Red Curry with Shrimp and Sugar Snap Peas

A nice balance of heat and sweet plays out in this bright curry. The more I make this one, the more I love it. I substituted 1 lb of lobster claw meat recently, and can honestly say that it only made the recipe that much better. 

Red Curry

Serves 4


  • 2 Tbsp. vegetable oil
  • 2 Tbsp. jarred or homemade red curry paste
  • 15-oz. can unsweetened coconut milk
  • 1 cup lower-salt chicken broth, fish broth, or water
  • 1 lb. shrimp (21 to 25 per lb.), peeled and deveined 
  • 2 cups sugar snap peas (7 to 8 oz.), trimmed
  • 5 wild lime leaves, torn or cut into quarters (optional)
  • 2 Tbsp. fish sauce
  • 1 Tbsp. palm sugar or light brown sugar
  • Kosher salt
  • A handful of fresh Thai or Italian basil leaves
  • Hot cooked rice or rice noodles, for serving 
  • 1 long, slender fresh red chile (such as red jalapeno or serrano), thinly slices on the diagonal (optional) 

*I used 5 hot green finger peppers to add some additional heat to this dish.

  1. Heat the oil in a 2- to 3-quart saucepan over medium heat until a bit of curry paste just sizzles when added to the pan. Add all the curry paste and cook, pressing and stirring with a wooden spoon or heatproof spatula to soften the pasta and mix it in with the oil, until fragrant, about 2 minutes.
  2. Add the coconut milk and broth and bring to a simmer. Simmer, stirring often, for 5 minutes, allowing the flavors to develop.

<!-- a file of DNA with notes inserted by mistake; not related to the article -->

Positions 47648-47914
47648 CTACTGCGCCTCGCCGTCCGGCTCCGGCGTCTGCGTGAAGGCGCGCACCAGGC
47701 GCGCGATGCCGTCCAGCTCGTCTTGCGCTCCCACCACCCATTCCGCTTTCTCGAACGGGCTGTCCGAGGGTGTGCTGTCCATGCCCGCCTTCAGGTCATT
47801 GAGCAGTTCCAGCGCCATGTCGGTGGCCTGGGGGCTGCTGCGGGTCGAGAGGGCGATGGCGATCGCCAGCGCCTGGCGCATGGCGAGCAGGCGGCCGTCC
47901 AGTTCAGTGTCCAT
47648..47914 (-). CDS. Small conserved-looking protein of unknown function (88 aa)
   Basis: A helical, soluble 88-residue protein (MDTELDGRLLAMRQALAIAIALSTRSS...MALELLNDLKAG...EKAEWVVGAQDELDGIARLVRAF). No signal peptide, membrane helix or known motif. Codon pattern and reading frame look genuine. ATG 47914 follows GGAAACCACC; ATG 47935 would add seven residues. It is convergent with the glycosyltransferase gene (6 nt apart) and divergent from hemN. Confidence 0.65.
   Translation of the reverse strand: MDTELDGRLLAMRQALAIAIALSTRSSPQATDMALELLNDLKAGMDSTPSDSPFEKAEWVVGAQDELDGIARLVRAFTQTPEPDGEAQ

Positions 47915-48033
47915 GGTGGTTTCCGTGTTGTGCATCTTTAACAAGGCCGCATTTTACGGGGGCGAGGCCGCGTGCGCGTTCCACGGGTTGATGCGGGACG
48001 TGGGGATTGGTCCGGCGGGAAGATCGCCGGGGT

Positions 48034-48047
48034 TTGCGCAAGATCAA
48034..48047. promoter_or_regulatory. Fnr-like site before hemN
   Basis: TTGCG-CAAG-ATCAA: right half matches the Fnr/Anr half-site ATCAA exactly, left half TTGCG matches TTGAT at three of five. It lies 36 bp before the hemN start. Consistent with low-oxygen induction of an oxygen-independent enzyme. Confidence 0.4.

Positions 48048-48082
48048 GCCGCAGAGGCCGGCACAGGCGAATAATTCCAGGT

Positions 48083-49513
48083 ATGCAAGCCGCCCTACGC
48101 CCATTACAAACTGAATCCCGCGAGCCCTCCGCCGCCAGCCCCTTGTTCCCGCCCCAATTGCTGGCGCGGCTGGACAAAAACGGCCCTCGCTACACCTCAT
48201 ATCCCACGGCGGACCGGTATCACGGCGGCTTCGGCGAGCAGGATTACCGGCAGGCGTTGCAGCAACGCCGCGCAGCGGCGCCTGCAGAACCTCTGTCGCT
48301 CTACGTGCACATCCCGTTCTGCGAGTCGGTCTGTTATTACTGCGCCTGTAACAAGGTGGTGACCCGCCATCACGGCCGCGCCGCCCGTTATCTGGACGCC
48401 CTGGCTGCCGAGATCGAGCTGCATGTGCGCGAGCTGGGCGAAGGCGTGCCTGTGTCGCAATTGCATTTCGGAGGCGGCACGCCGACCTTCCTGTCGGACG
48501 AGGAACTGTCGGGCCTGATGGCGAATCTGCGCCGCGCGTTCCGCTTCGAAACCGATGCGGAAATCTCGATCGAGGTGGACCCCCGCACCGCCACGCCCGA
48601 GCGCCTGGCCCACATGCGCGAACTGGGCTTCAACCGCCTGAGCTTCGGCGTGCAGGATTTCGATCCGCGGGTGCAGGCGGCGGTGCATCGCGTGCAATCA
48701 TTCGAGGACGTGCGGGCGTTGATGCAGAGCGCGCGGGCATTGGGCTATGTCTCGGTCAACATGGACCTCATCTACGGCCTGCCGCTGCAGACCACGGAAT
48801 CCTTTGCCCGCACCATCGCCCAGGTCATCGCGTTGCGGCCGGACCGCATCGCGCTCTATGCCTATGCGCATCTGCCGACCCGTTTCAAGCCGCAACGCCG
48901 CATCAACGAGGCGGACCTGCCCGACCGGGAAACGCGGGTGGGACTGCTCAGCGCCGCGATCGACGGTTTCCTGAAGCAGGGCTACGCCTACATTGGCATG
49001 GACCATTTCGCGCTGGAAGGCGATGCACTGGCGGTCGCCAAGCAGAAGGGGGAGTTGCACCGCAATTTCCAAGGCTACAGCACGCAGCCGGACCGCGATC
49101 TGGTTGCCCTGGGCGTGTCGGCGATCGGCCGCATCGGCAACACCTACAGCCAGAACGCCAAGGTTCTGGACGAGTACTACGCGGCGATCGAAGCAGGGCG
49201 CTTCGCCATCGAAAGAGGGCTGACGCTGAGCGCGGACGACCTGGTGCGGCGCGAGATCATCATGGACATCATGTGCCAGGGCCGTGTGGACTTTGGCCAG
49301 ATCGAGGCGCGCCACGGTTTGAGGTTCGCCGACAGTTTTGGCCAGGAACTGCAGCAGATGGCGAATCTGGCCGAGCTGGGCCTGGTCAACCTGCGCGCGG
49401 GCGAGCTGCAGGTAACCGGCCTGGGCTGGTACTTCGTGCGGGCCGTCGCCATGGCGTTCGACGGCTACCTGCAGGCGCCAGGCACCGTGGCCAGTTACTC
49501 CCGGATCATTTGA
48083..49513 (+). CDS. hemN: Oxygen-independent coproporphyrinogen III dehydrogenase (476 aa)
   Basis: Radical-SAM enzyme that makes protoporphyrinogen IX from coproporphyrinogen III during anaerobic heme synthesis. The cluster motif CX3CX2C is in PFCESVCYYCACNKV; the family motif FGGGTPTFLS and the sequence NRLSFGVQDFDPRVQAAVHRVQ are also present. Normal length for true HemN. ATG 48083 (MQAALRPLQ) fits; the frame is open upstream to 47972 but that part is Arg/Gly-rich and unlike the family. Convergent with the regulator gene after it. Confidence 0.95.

3. Increase the heat to medium high and let the curry come to a strong boil. Add the shrimp, sugar snap peas, and half the lime leaves (if using), and stir well. Cook, stirring occasionally, until the shrimp curl and turn pink, about 2 minutes. Add the fish sauce, sugar, and 1/2 tsp. salt and stir to combine. Remove from the heat.
  4. Tear the basil leaves in half (or quarters if they are large), and stir them into the curry, along with the remaining lime leaves (if using). Let rest for 5 minutes to allow the flavors to develop. Serve hot or warm with rice or noodles, garnished with the chile slices (if using).

Substitutions are quicker: In recipes like these, traditional ingredients like palm sugar and Thai basil can be replaced with easier-to-find items like light brown sugar and Italian basil. Wild lime leaves have no good substitution, though, so leave them out if you can’t find them.


Leave a Reply

Fill in your details below or click an icon to log in: Logo

You are commenting using your account. Log Out /  Change )

Google photo

You are commenting using your Google account. Log Out /  Change )

Twitter picture

You are commenting using your Twitter account. Log Out /  Change )

Facebook photo

You are commenting using your Facebook account. Log Out /  Change )

Connecting to %s